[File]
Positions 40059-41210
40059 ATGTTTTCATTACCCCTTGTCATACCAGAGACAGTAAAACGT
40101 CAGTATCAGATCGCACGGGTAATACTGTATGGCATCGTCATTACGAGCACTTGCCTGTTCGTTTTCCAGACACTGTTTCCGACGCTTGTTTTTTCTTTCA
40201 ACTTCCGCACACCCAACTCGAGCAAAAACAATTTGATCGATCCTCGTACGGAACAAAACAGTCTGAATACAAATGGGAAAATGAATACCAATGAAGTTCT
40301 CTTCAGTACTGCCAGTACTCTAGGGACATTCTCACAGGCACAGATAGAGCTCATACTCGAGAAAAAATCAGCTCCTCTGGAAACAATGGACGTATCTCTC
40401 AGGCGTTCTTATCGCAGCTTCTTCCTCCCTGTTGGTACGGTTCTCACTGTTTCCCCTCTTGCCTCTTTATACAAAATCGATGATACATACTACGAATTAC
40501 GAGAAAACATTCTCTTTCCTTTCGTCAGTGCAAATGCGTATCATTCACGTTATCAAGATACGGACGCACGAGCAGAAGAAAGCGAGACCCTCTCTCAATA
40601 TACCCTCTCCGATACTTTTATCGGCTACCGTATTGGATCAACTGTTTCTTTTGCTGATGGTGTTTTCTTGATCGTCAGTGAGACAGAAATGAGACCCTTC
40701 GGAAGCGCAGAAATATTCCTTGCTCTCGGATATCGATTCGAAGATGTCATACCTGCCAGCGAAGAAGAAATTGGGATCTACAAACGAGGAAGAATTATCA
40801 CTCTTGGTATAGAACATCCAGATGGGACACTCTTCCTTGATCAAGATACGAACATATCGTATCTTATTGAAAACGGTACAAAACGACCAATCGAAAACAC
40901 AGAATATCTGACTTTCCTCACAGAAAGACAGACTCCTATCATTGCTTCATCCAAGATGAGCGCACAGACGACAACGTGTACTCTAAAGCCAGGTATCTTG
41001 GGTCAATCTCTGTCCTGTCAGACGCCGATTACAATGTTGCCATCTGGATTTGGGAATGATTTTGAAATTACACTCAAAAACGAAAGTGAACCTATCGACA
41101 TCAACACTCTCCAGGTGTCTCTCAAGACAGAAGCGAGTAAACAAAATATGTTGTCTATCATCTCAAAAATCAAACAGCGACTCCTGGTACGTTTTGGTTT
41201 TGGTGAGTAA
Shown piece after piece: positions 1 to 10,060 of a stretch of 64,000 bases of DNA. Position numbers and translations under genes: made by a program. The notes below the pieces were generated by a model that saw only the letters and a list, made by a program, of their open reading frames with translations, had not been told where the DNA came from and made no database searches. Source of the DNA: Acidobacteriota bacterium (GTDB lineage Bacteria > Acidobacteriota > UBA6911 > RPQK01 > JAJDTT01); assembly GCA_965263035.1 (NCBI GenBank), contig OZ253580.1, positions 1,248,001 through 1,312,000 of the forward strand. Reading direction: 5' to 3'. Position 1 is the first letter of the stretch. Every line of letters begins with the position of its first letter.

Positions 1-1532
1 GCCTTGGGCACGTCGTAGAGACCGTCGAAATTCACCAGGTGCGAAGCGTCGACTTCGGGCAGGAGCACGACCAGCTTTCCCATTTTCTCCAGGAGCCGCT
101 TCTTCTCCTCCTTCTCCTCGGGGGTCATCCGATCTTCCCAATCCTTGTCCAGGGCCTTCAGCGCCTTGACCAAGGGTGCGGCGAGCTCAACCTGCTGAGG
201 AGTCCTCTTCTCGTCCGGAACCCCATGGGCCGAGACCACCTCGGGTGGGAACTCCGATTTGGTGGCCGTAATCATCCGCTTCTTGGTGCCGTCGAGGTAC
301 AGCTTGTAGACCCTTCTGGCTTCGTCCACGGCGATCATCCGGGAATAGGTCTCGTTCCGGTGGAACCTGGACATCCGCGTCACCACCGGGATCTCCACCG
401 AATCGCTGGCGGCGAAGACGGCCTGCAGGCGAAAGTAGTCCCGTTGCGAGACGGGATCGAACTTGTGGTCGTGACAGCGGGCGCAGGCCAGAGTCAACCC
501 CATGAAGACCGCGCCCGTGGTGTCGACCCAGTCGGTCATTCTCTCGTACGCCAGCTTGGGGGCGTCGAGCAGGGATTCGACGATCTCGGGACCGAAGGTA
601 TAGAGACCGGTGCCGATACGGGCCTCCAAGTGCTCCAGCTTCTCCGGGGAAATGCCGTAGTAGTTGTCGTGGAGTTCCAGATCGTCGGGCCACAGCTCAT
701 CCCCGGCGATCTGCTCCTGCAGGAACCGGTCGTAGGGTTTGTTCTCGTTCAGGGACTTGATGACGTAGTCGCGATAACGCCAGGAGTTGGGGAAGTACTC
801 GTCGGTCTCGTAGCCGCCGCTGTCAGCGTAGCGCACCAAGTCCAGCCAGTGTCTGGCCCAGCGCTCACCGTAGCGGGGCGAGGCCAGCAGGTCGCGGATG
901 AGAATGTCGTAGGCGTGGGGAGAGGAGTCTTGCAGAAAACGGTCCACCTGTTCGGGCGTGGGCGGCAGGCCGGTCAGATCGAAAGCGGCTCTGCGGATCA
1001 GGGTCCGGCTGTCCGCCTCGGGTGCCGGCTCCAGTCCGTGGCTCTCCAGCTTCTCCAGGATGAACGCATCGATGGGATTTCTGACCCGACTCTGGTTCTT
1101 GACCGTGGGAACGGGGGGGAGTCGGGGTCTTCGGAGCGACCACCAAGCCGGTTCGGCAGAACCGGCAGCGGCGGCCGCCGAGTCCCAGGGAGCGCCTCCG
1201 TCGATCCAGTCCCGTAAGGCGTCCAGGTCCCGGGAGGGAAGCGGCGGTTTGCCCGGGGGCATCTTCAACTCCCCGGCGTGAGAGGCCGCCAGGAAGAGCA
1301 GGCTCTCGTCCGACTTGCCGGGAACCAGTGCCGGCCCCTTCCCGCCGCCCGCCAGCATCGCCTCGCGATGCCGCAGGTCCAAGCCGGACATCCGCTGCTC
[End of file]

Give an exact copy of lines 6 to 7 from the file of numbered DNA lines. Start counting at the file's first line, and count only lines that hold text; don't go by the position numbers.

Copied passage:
40401 AGGCGTTCTTATCGCAGCTTCTTCCTCCCTGTTGGTACGGTTCTCACTGTTTCCCCTCTTGCCTCTTTATACAAAATCGATGATACATACTACGAATTAC
40501 GAGAAAACATTCTCTTTCCTTTCGTCAGTGCAAATGCGTATCATTCACGTTATCAAGATACGGACGCACGAGCAGAAGAAAGCGAGACCCTCTCTCAATA